Jungian Psychology

Carl Jung“The dream is the small hidden door in the deepest and most intimate sanctum of
the soul, which opens to that primeval cosmic night that was soul long before
there was conscious ego.“ C.G. Jung

C.G. Jung
Born in 1875, C.G. Jung was the Swiss psychiatrist who began an exploration of the vast and complex inner landscape of the human psyche creating the first transpersonal psychology. By 1900 he had completed medical studies at the University of Basel, Switzerland followed by five years training at the Burgholzli psychiatric hospital. His devotion to the unconscious began with a short lived relationship with Freud (1907-1913). It was a profound relationship for both men and catalyst for Jung’s development of his own distinctive psychological theory called analytical psychology. Jung is well known for such concepts as personality types, introversion and extroversion the collective unconscious, the Self, shadow, animus, anima, personal complexes, active imagination and the transcendent function.

Jung’s theory was born of a personal journey into terrifying landscapes of his own psyche, well documented in the Red Book. In 1957 he wrote, “The years of which I have spoken to you, when I pursued the inner images, were the most important time of my life. Everything else is to be derived from this. It began at that time, and the later details hardly matter anymore. My entire life consisted in elaborating what had burst forth from the unconscious and flooded me like an enigmatic stream and threatened to break me. That was the stuff and material for more than only one life. Everything later was merely the outer classification, the scientific elaboration, and the integration into life. But the numinous beginning, which contained everything, was then.”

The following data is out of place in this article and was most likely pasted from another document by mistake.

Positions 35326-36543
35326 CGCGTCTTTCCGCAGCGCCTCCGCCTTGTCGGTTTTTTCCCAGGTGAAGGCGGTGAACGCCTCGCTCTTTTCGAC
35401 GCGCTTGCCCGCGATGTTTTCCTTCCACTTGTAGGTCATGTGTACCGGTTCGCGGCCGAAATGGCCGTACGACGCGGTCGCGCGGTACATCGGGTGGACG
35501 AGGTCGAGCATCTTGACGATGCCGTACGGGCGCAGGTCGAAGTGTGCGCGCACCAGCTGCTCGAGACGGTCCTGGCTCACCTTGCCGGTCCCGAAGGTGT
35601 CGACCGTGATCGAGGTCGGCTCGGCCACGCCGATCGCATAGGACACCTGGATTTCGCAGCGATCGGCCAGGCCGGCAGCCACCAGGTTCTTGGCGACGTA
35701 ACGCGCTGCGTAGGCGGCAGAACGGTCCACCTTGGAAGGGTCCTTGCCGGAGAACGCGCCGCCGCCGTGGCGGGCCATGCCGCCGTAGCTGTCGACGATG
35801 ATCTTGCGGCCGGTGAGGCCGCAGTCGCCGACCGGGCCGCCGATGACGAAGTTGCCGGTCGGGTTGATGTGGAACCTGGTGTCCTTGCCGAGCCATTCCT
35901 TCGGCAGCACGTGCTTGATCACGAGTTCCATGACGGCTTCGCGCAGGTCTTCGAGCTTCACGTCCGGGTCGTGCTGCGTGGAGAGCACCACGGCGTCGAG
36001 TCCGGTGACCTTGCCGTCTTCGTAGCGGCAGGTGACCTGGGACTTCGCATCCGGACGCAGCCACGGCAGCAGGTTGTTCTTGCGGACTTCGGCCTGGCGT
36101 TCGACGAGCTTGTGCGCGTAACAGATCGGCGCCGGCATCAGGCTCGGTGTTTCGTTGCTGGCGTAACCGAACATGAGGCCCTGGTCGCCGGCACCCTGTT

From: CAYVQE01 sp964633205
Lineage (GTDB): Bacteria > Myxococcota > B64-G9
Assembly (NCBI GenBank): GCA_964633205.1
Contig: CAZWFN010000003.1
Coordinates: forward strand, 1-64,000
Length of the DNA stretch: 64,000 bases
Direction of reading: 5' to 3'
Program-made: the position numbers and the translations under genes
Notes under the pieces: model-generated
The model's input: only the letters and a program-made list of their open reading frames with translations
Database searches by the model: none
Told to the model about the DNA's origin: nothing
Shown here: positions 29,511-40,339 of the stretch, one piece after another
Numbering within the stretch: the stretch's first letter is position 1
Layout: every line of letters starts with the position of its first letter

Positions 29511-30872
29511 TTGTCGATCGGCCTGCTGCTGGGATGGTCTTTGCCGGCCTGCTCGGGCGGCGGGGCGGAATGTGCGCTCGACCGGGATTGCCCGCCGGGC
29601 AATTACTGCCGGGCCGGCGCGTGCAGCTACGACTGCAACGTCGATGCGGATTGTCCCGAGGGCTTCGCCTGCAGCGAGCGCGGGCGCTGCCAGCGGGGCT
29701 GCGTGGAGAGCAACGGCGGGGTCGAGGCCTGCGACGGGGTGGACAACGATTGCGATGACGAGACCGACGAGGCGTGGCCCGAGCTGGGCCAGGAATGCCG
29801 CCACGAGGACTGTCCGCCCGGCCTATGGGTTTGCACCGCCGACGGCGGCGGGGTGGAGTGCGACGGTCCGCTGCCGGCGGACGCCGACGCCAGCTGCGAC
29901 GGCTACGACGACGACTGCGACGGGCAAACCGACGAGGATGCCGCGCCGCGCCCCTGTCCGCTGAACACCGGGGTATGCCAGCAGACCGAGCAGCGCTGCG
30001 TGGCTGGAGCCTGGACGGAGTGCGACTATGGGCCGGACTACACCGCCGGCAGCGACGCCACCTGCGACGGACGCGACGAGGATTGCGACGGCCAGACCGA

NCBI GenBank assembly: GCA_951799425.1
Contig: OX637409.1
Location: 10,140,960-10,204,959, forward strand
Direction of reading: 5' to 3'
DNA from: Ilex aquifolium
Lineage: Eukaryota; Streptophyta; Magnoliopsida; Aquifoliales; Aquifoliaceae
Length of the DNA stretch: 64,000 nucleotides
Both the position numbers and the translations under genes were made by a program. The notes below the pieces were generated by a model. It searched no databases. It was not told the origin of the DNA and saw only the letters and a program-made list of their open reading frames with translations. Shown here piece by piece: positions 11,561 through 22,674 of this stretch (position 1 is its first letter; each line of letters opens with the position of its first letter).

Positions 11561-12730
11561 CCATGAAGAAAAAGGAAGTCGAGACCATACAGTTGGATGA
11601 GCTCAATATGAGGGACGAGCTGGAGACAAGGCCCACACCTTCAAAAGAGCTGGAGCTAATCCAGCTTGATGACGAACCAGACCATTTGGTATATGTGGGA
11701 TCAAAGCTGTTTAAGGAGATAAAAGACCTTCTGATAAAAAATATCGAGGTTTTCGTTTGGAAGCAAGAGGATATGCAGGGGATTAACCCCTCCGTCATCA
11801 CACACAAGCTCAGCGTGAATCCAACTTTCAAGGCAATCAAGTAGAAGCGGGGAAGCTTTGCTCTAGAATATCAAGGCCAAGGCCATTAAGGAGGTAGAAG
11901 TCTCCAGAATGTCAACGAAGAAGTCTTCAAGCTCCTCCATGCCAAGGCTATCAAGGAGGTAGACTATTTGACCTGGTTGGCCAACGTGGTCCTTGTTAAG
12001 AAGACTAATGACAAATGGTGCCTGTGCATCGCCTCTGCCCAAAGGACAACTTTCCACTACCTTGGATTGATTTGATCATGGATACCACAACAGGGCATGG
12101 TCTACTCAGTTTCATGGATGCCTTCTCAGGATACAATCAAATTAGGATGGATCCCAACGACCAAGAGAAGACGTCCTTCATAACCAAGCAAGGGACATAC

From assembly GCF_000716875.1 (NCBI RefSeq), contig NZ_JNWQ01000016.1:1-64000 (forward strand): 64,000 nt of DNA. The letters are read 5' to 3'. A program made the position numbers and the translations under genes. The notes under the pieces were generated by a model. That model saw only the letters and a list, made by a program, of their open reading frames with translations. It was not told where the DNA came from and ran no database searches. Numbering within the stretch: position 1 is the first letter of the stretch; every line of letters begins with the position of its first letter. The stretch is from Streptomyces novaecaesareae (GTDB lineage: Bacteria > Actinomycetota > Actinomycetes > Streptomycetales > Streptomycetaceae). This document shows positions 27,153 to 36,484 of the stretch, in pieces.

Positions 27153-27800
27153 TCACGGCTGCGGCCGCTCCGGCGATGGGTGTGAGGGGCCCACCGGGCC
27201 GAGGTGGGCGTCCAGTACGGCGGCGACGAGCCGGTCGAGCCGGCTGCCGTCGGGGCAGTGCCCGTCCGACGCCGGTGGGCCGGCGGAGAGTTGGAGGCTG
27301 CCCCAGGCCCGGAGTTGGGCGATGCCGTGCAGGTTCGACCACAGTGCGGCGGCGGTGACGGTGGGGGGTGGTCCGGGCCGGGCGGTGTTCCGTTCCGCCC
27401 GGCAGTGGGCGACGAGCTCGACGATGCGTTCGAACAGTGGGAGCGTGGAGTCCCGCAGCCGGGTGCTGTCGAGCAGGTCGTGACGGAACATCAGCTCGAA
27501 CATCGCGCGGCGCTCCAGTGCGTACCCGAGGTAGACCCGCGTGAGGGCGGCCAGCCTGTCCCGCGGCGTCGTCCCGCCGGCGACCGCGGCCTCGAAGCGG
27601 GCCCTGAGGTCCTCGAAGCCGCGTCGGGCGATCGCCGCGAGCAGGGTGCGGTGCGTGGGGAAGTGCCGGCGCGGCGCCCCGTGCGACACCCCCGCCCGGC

Jung died peacefully in 1961, at his lakeside home in Kusnacht, Switzerland.

Jungian Analysis

In Jungian work, it is in relationship that the analyst and client listen to messages from the unconscious to bring elements of the psyche into more conscious awareness and balance. Inner forces, both personal, collective and archetypal, guide this journey of deep discovery ,offering relief from suffering, deeper meaning in one’s life and connection to one’s true essence and purpose in the world. These unconscious messages come from dreams, visions, the body, active imagination, inner pain and emotional struggles, and outer world experiences and relationships – all giving voice to the unconscious. In her work, Nancy integrates several ways of working with the unconscious, including dreamwork, painting, sandplay, written active imagination, and body awareness.


       dream painting and sandplay






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